Love is real, but most love stories are romanticized — fictions for the fantasy of love. That’s what many people want to watch on Valentine’s Day and any other time they’re in the mood for love in the movies. There aren’t a lot of documentaries that offer the equivalent of a rom-com, because the truth hurts when it comes to real love, or at least it does for the sort that makes for fascinating nonfiction.
Below is a sampling of films that document the reality of various types of love stories. If you’re looking for simple happily ever after, you’ve come to the wrong place, though this list is not without its share of heartwarming tenderness.
Only the Young (2012)
There’s no better place to begin than with young love. First love is difficult to capture with a documentary because no filmmaker can anticipate the moment when a person begins to have feelings for another. With Only the Young, however, directors Elizabeth Mims and Jason Tippet capture the sparks between a trio of teenagers while following the lives of evangelical skate punks in Southern California at the end of the Great Recession.
While there are other nonfiction films depicting coming of age and first love (The Argentinian Lesson is one I often highlight), Only the Young is the best portrait of the confusion and fleetingness of high school relationships.
Sherman’s March (1985)
If Only the Young is the best documentary equivalent of a John Hughes era teen romcom, then Ross McElwee‘s classic Sherman’s March is the best parallel for the grown-up variety (and one of the best docs period). After a bad breakup, Ivy League New England transplant McElwee wittily documents his own pursuit of love throughout the American South while also focusing his lens on the titular Civil War campaign.
This is a first-person experiential doc without talking heads, but McElwee still manages to feature some expertise on his subject in the form of an old teacher and friend — arguably the best documentary character of all time, Charleen Swansea (whom I just noticed passed away last summer) — who humorously tries to set him up with potential mates.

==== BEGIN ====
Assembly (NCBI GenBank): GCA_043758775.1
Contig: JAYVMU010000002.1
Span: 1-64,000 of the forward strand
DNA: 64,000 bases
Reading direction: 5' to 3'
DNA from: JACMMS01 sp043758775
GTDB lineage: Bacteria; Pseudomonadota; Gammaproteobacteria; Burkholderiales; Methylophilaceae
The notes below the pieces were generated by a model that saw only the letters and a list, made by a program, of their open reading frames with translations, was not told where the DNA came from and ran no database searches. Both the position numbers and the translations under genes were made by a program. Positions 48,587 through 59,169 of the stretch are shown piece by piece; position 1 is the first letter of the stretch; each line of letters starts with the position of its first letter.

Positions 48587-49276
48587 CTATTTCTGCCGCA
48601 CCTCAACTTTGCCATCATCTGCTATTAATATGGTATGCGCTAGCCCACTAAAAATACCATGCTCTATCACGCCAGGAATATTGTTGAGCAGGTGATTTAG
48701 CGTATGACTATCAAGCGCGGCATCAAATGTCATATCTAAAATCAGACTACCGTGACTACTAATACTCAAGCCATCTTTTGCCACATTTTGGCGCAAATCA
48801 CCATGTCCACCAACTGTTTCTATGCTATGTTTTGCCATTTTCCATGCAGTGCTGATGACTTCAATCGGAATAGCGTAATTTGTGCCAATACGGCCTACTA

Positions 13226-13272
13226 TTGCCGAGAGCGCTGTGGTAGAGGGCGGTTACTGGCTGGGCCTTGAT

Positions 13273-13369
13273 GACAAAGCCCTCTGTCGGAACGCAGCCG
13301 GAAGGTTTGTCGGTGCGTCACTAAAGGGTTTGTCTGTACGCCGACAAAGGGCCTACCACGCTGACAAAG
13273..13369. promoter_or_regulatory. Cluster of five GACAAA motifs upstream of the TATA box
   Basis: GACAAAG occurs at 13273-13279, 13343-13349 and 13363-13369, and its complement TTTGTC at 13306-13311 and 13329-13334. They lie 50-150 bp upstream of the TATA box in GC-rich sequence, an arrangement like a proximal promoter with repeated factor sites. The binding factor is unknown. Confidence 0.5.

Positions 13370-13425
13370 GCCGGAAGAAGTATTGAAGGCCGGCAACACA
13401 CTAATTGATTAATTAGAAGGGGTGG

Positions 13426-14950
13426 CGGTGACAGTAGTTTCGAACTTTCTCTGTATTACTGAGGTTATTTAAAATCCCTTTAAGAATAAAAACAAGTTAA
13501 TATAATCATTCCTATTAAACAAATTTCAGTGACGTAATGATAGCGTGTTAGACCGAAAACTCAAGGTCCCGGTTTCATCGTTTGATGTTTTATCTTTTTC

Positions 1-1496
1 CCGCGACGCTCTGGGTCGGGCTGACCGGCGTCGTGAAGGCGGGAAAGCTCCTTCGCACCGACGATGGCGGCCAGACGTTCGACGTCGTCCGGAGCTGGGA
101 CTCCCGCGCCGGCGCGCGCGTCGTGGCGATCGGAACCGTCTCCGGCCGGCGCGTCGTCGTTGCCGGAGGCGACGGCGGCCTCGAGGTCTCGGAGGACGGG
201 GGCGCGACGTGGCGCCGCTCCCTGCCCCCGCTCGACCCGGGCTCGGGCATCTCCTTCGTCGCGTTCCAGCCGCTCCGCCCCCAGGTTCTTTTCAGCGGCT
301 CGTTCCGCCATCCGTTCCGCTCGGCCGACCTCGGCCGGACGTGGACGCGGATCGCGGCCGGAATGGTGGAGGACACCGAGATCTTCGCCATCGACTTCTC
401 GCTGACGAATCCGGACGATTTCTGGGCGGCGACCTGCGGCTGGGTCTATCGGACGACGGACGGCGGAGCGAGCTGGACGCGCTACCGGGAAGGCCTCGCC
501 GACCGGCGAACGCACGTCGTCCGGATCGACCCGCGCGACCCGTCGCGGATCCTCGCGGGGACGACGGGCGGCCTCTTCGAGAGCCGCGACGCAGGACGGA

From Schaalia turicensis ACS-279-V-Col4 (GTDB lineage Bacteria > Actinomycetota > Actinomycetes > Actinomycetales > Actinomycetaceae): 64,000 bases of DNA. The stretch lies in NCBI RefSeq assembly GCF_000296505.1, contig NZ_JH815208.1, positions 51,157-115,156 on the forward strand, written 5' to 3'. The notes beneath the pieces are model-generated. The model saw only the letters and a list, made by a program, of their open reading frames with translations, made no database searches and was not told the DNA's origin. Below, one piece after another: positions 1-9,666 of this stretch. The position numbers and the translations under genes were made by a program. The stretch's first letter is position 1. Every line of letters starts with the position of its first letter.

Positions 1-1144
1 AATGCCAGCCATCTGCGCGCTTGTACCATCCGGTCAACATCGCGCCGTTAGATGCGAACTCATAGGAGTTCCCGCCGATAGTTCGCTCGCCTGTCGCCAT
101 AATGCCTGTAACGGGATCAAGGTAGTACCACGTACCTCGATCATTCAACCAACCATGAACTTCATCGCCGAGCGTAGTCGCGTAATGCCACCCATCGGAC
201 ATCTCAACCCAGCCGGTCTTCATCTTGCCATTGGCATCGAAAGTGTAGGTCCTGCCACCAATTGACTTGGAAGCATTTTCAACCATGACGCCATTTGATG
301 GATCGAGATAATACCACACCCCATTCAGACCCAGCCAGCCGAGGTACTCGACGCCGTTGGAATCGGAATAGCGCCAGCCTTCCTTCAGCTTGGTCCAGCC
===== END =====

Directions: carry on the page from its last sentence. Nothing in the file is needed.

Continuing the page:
Heartbound: A Different Kind of Love Story (2018)
Speaking of matchmakers, Janus Metz and Sine Plambech’s Heartbound continues a decade-long, multi-film profile of a woman named Sommai who arranges for Thai girls to move to a town in Denmark and marry local men. This feature also follows other characters in both Thailand and Denmark attempting to emigrate with Sommai’s assistance.
Sommai’s own story of meeting her husband while working as a prostitute in Thailand is fascinating on its own, but the additional stories offer complex considerations of love and the questions of whether it’s possible to learn to love someone after such an arrangement is made out of convenience and whether love itself is just as constraining anyway.
Crazy Love (2007)
Contrasting greatly with Heartbound, this documentary depicts the power of love to keep two people together who probably should have broken apart forever. After all, it’s the story of a man who hired thugs to throw lye in his girlfriend’s face, and after his many years in prison, she got back with him anyway.
As I’ve written before on why Crazy Love is the perfect Valentine’s Day documentary, the film shows us that true romance “has to be unbelievable and involve questionable sanity. It must be fantastic and unfamiliar and unhinged and be easily mistaken for something completely unromantic.”
The Loving Story (2011)
The first of two essential documentaries on forbidden relationships, The Loving Story is about the perfectly named Richard and Mildred Loving. They were an interracial couple in Virginia who’d legally married out of state but then were persecuted back home for what was deemed a criminal union. The story has since been dramatized in the beautiful film Loving.
One of the reasons the story is so important is that it changed the law through a landmark civil rights case. Another reason is that it shows the strength of love to be above the law and prejudice and get us through any obstacles in its way. The documentary itself is also wonderful for making use of footage shot of the Lovings in the 1960s illustrating their genuine affection, which is best seen rather than heard about.